In his nine-inning game, Campy started at his usual shortstop position. By turn, he moved to second, third, left, center, right, first and finally for the final two innings, pitcher and catcher. Angels shortstop Jim Fregosi said, “He has a fair curve, but he’s kind of wild. Baby, you had to stay loose up there.”

Things got interesting in the ninth. Future Royal Ed Kirkpatrick, then a fresh-faced 20-year-old, started the inning with a single. Kirkpatrick, known as “Spanky”, always played the game full tilt and this night was no exception. Spanky decided to test Campy’s arm, so he promptly swiped second. With two outs, and Kirkpatrick on third, Spanky decided to try to steal home. Campaneris cousin, Jose Cardenal was at the plate for the Angels. Campy caught the pitch from Aurelio Monteagudo and applied the tag to Kirkpatrick, who crashed into Campy. Campaneris, held onto the ball for the final out. After the collision, Campy, always a bit of a hothead, jumped to his feet and appeared ready to go after Kirkpatrick, only to be restrained by Cardenal. ”They (fans) threw rocks, beer cans and what looked like chicken bones. I thought Campaneris was going to swing at me, then someone grabbed him. I wasn’t going to swing first.” said Kirkpatrick.

Once the melee died down, Campaneris was taken to St. Luke’s hospital with a left shoulder injury. He missed a week before returning to play. But Finley got what he wanted, a large crowd, even if it meant endangering the career of his young star.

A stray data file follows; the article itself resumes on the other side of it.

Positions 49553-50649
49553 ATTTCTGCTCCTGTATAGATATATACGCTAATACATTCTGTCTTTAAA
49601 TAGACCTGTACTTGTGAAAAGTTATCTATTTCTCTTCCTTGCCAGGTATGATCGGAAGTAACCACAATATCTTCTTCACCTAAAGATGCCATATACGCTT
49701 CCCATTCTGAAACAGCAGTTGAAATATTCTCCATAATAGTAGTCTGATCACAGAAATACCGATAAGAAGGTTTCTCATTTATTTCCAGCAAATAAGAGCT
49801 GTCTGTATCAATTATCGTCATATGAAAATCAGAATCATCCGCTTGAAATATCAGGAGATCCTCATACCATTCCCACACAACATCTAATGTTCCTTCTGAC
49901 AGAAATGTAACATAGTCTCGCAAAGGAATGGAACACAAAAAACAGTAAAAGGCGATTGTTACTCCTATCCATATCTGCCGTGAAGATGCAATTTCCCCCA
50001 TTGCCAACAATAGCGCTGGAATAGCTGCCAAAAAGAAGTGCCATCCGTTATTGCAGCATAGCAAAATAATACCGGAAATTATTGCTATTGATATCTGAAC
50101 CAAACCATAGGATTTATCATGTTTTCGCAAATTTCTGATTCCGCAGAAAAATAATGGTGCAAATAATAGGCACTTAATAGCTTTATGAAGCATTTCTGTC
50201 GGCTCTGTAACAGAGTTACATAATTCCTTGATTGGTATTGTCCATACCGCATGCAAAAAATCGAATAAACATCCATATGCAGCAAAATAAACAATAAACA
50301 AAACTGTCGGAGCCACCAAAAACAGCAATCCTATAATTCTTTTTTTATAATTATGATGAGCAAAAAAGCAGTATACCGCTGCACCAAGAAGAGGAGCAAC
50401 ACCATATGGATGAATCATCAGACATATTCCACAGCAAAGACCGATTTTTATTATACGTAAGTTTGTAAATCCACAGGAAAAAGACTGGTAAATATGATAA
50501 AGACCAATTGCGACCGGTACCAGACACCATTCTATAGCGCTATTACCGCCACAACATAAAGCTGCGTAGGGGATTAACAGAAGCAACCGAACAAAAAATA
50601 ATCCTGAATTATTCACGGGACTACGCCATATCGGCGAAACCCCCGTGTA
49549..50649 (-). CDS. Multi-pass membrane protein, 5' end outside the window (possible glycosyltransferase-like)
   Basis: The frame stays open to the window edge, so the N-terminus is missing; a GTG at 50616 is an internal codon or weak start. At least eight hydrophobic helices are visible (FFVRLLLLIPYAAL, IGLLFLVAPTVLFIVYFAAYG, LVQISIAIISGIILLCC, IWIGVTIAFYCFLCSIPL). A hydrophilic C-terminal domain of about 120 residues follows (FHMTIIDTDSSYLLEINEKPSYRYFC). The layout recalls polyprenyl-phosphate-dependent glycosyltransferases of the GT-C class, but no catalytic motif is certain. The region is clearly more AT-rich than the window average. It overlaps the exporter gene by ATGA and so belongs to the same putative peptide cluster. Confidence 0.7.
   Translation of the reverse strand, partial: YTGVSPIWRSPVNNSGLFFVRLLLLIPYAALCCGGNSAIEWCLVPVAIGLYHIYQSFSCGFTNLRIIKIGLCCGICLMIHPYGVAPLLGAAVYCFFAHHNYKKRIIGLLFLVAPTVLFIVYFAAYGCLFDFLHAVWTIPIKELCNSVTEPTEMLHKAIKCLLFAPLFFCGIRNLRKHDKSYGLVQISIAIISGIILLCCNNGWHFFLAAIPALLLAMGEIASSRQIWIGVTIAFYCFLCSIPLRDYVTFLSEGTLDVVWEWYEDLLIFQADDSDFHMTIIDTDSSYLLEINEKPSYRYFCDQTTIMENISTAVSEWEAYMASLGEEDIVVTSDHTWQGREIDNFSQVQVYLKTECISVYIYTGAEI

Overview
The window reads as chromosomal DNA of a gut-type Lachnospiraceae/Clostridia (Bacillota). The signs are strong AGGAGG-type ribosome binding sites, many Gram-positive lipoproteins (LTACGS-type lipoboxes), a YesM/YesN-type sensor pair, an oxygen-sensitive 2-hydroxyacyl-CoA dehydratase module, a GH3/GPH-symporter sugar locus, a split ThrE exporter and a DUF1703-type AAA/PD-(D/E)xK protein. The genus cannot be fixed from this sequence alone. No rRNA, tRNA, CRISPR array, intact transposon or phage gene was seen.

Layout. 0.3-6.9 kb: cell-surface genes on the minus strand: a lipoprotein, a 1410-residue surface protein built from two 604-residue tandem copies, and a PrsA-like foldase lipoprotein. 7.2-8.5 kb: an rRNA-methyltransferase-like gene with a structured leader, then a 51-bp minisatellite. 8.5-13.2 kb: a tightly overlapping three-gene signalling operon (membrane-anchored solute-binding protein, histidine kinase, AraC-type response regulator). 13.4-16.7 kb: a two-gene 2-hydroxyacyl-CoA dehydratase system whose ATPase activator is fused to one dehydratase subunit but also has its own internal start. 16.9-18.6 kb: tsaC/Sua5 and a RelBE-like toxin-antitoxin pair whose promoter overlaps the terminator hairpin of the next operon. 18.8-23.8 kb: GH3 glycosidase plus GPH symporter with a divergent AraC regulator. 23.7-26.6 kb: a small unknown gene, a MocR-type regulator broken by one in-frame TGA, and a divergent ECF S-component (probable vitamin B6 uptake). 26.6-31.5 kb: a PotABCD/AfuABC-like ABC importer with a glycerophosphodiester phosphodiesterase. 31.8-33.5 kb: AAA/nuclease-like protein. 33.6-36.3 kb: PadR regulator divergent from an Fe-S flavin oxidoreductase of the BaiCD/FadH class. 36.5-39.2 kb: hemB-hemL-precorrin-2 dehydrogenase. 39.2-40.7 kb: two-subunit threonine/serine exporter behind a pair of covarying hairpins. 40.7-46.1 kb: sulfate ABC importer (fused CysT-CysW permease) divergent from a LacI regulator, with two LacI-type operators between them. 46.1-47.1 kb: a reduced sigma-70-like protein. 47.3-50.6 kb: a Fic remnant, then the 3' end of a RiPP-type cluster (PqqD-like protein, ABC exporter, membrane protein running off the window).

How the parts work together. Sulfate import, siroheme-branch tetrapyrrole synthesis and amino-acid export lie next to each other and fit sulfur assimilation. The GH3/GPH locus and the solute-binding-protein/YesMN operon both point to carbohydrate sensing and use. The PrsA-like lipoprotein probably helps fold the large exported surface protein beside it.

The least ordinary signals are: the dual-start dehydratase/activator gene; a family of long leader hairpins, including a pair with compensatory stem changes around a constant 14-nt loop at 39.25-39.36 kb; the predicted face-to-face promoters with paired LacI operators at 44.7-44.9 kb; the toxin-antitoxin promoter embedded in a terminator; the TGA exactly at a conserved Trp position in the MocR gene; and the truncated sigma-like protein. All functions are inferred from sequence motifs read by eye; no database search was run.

Royal Hall of Famer, Cookie Rojas, played all nine positions during his time in the National League, checking off the final one, pitcher, with a 1967 appearance for the Phillies on the mound.

Pecota completed his scorecard while playing for the Royals when he made it to the pitcher’s mound in a June 1991 game against the California Angels. The game was played at Royals Stadium and drew over 32,000 fans who got to witness another piece of history that day. In his last at-bat of the game, Hall of Famer Dave Winfield nicked Pecota for an 8th inning triple, giving Winfield the only cycle of his 22-year career. The Royals’ favorite umpire, Don Denkinger, worked first base that day.

Bill Pecota stands ready
Pecota circa 1986
Photo by: Otto Greule Jr/Getty Images

Shane Halter was a scrappy utility infielder who broke in with the Royals in 1997. He actually holds the distinction of playing all nine positions at different times and also in the same game. He played eight positions during his Kansas City tenure, then added the final piece, catcher, while playing for Detroit. Then in the final game of the 2000 season, Halter played all nine positions in a game against the Twins. If that weren’t enough, Halter also went 4-for-5 at the plate and drove in three runs. Halter only faced one batter, issuing a walk. The Tigers ended up beating the Twins, 12-to-11 that day, with Halter scoring the winning run in the bottom of the ninth. That’s what makes baseball fun.

Do the 2022 Royals have a player who could play all nine in one game? It’d make a great promotion. I know I’d pay to see it. This team has some good athletes. Whit Merrifield, Hunter Dozier, Andrew Benintendi, Michael Taylor, Bobby Witt Jr., and Adalberto Mondesi come to mind as players who have the athleticism to pull this off. Maybe M.J. Melendez? If the season goes in the tank, Mike Matheny should give one of them a shot at it.